TM: In your opinion, what are the reasons for Zimbabwe’s poor rankings globally?
SH: Out of a number of things, the fundamental problem is we have what I call a Marxist Mugabe, who has been leading the country for many decades. So you have a Marxist overall way on essentially everything that is going on. If you read the Communist Manifesto, you will pretty much see what the game plan for Zimbabwe is and what’s going on.
Every country that’s applied the Communist Manifesto has collapsed, including the Soviet Union.
TM: What is Zimbabwe’s way out of this quagmire?
SH: Going back to the doing business, the only way that Zimbabwe can really improve is, number one, they should stop the issue of bond notes immediately before it contaminates the system and cause the economy to collapse while retaining pure dollarisation and the second thing they should do is to go on a structural reform. To have structural reform, you have to throw away the Communist Manifesto and this will require a complete regime change and a different way of thinking.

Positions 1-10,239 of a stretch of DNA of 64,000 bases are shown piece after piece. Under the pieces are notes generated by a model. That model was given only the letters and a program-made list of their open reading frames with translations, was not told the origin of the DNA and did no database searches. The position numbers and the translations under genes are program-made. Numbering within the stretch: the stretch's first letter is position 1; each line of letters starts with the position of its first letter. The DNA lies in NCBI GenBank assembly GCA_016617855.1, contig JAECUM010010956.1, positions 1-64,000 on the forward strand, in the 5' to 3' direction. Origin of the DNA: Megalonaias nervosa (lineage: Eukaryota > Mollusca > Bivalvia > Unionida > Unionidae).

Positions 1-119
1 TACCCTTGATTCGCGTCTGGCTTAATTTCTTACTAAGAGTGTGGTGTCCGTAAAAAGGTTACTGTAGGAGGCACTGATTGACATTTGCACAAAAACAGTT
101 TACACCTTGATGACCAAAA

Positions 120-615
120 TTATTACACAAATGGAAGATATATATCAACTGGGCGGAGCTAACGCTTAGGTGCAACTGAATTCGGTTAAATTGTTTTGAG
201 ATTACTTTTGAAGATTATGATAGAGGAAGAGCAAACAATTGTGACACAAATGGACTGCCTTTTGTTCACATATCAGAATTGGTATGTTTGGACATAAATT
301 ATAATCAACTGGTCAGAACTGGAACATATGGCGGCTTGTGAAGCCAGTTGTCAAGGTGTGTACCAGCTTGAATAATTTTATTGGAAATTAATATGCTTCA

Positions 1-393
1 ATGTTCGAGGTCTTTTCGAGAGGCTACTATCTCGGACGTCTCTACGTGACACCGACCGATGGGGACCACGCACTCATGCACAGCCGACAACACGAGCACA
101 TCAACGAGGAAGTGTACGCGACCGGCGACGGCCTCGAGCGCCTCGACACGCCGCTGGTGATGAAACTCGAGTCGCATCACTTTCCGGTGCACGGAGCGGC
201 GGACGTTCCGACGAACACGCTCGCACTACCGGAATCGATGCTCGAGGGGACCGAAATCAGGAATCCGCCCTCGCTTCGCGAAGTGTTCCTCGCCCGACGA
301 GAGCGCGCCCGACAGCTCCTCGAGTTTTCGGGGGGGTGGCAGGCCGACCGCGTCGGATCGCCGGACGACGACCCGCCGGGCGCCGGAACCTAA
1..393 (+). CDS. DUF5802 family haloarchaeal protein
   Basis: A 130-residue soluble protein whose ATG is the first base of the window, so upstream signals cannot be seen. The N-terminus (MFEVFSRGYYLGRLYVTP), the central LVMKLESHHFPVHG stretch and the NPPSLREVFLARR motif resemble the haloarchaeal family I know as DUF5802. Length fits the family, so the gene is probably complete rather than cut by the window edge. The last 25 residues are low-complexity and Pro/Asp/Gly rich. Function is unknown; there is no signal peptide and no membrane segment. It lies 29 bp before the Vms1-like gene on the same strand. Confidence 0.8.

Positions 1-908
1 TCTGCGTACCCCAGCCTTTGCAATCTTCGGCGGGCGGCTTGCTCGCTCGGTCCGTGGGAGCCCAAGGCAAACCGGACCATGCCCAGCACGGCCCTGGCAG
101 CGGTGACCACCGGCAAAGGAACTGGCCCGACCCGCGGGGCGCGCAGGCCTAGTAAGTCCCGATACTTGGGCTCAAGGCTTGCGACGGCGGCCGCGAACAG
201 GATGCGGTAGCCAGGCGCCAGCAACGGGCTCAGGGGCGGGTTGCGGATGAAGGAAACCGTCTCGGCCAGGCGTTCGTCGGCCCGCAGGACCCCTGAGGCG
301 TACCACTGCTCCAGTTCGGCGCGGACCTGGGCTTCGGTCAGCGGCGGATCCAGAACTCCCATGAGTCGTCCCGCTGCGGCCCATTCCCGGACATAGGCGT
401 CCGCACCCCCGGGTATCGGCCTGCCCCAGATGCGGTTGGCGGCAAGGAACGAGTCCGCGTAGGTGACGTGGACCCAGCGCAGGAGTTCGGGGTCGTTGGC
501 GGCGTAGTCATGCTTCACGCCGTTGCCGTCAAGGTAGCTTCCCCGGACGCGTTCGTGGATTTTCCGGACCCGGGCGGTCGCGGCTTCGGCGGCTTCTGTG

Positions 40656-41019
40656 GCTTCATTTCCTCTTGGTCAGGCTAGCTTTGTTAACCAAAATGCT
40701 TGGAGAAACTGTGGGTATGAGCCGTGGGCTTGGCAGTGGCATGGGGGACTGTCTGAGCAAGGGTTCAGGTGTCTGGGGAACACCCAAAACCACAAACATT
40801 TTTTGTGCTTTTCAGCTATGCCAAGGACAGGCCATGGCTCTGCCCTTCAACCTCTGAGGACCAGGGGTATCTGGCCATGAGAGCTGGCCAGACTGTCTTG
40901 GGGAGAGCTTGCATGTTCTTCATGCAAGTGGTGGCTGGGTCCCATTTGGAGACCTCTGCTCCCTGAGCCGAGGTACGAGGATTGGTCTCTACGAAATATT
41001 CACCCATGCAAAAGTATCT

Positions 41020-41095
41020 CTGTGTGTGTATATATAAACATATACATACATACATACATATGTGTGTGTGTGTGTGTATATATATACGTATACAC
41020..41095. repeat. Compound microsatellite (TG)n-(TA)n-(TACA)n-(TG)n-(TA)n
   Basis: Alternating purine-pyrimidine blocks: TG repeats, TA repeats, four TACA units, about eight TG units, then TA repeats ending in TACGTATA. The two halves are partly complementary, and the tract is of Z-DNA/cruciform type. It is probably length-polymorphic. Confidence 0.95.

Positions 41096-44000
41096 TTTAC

TM: Can you paint a picture of the benefits of reform by way of ditching this so-called Marxism for Zimbabwe?
SH: I have done some calculations and have some numbers on the Doing Business; if you increase right now the score for Doing Business which is 47 to 52 then the GDP (Gross Domestic Product) per capita would go up from US$1 081 to US$1 591 and then if you increase the score to 57, you move up from US$1 591 to US$2 342. The potential if you actually adopt the best practices for the 10 categories that are analysed in Doing Business and be among the best in the 190 countries that are covered you would increase your score to 97, so from 47 you go to 97 and the GDP per capita would reach up to US$51 592 eventually.
So if ever you want out of poverty and improve the standard of living in Zimbabwe, you know exactly how to do it.
You essentially have to get rid of all government policies that exist in Zimbabwe that are holding back business and if you did that you would improve your score from 47 to the best number possible and I have given you an example of GDP per capita.
TM: What would be the impact of reforms in general to Zimbabwe’s standing in the world in terms of Doing Business?
SH: That’s almost exactly what I have just given you. There will be an increase in these scores going from a low score of 47 in the 10 categories which has you sitting on position 161, but the key thing is the score, not the country ranking.